I want that in YA. I want more confident protagonists. I feel as if the all-too-familiar trope in YA is to have a protagonist who is shy and unpopular and generally friendless and make her, within the span of a few hundred pages, become widely social and gain a boyfriend. Why can't we have a variety of heroines, each confident and comfortable in their own skin? Maybe the goal shouldn't always be to get teens to identify with YA protagonists but to show them that, no matter how introverted or extroverted you are, you are perfect the way you are. I feel like shaking so many of these heroines for falling trap to fear and insecurity time and time again. While these are valid and honest emotions, I also want to see confidence in my protagonists. Why is it that the "bitchy" cheerleaders are the only confident women in these novels? Why is the underlying message that to be confident is to be bossy and horrible? Let's see some more inspirational protagonists, YA. I don't just need heroines I can identify with; I need heroines I can look up to.
And, let me make this very clear: my heroines need to be real people, not models. I find that this is an issue more prevalent in Adult Romance than YA (seriously, you expect me to believe that every single character in these Adult Romance novels is stick thin with "just the right" curves and that their hunks have six-packs?). Whether it is unintentional or not, all too often the heroines and heroes of YA are beautiful and tortured. A dark past they're overcoming, a beautiful tear-stricken face, a tragic romance... Yeah, I want to read that book too. But, I also want to read the book about the not-so-perfect teens; the ones who defy Hollywood standards of beauty to be beautiful and fall in love anyway. Occasionally I'll come across novels like these but they're in the minority. Weight loss isn't a bad thing and novels about athletes with killer bodies is realistic enough, but I simply feel as if YA is underrepresented in more areas than just ethnic and sexual diversity.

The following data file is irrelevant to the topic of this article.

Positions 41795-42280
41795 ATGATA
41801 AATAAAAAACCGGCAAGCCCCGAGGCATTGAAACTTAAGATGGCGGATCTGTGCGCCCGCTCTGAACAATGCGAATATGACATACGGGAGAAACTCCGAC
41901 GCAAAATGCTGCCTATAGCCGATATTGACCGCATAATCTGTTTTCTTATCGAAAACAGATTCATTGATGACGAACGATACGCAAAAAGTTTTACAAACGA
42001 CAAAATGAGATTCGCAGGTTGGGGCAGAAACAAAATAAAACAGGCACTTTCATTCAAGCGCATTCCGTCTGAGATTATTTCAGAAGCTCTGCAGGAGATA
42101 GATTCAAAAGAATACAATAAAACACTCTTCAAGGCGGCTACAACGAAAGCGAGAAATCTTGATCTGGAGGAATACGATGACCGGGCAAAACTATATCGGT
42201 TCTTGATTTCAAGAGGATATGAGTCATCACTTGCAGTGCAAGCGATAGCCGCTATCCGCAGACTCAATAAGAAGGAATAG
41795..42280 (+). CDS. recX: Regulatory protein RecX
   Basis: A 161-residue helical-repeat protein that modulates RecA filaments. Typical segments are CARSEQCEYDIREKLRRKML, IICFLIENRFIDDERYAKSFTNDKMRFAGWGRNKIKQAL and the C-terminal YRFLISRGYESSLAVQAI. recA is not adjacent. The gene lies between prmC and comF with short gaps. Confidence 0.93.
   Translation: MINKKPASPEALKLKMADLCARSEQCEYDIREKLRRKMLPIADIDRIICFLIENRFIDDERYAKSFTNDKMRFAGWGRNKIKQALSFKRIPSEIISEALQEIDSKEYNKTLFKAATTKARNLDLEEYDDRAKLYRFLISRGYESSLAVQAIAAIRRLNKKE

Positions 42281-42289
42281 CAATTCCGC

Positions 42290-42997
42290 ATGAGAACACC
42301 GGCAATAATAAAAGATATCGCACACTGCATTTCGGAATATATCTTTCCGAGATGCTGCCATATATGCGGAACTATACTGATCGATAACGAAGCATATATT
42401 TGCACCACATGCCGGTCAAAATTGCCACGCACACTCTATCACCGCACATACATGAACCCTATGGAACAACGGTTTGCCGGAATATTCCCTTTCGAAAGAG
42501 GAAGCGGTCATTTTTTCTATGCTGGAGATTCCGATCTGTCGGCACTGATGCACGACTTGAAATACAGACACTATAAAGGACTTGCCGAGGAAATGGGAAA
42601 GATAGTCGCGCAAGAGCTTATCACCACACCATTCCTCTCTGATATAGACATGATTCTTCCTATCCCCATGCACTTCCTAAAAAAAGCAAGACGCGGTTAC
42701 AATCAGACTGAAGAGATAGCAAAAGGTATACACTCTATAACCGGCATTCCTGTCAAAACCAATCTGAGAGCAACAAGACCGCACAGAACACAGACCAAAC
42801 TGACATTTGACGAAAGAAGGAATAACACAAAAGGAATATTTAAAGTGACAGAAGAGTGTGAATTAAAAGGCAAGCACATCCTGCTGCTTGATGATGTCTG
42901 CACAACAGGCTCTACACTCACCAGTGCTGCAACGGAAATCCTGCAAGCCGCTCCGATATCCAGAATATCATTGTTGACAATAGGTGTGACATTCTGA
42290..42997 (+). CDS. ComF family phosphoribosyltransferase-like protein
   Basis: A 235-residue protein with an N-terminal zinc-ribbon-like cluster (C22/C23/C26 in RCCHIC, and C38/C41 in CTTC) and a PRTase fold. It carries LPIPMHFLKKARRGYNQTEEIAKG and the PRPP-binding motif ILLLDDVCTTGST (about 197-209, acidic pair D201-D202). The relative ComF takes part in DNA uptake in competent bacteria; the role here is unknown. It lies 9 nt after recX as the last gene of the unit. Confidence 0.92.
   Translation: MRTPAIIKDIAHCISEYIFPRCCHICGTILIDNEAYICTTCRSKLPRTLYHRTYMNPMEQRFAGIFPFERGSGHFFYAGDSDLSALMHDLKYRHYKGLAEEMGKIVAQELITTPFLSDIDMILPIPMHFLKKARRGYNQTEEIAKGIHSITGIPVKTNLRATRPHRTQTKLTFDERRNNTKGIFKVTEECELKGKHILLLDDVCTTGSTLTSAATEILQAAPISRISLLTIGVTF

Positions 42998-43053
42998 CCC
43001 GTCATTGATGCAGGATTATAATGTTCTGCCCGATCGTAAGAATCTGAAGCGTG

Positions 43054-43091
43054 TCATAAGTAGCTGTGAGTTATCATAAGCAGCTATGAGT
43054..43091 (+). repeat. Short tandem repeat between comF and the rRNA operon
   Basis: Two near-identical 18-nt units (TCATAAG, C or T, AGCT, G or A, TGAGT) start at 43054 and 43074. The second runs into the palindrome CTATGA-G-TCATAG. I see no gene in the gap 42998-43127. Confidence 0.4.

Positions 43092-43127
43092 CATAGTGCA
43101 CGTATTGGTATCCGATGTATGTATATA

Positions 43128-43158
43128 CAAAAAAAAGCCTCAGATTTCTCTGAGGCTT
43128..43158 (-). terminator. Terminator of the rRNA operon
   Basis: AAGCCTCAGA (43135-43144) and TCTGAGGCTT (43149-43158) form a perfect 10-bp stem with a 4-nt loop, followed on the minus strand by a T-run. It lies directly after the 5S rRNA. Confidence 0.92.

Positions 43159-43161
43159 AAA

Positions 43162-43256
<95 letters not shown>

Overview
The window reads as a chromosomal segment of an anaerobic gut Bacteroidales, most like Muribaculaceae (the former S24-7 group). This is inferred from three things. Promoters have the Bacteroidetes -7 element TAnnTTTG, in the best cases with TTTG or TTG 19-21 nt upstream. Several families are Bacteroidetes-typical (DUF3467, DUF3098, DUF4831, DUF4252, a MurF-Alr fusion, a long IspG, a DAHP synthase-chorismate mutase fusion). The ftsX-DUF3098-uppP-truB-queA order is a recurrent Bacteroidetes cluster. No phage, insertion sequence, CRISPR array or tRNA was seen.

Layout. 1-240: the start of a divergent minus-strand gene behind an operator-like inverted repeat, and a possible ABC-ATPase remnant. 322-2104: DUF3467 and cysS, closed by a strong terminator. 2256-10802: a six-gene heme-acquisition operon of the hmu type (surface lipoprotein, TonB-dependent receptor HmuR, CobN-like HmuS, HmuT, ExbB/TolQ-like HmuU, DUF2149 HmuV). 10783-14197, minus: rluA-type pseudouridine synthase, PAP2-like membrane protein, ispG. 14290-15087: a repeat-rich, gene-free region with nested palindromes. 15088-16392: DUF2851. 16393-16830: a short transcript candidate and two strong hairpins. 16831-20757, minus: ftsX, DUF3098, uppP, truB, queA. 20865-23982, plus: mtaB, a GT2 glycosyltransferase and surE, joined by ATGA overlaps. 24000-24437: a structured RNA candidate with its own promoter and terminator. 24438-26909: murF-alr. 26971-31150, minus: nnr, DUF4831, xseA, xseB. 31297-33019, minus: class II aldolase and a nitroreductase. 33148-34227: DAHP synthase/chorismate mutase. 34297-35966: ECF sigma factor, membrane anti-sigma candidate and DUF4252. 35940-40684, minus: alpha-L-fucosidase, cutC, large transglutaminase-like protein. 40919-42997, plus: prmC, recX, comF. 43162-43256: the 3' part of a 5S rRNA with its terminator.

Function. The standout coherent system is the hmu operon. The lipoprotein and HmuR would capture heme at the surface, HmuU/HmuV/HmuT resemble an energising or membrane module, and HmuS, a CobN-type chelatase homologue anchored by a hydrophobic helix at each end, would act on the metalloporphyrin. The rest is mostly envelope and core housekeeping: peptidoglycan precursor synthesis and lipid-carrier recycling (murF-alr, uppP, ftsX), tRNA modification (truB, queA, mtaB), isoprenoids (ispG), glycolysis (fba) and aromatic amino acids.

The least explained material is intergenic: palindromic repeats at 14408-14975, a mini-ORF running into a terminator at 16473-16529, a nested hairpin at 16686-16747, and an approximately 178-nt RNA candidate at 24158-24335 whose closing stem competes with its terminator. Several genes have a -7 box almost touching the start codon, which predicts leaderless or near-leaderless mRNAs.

It's not just about the fact that women of color don't write enough books or that women of color aren't represented enough in books or that multiple sexual orientations aren't discussed enough in novels or that people of multiple sexual orientations can't find characters to identify with; it's not just about that. It's also about taking the characters we already have--white, heterosexual--and making them rise above the status quo of tropes. Even better, writing about characters of ethnic and sexual minorities who further defy classic YA tropes. I think YA is an incredible genre--it's compulsively readable and covers such a wide range of topics that pertain to teens all over the globe. But it's been too long that we've been stuck in a rut of romance novels with introverted protagonists who are all secretly sexy.
What do you think? Are we really stuck in a cycle of repetitive tropes? Do you know of any titles with the types of protagonists I outlined above? I'd love to hear your opinion on my rant-y thoughts, dear readers! :)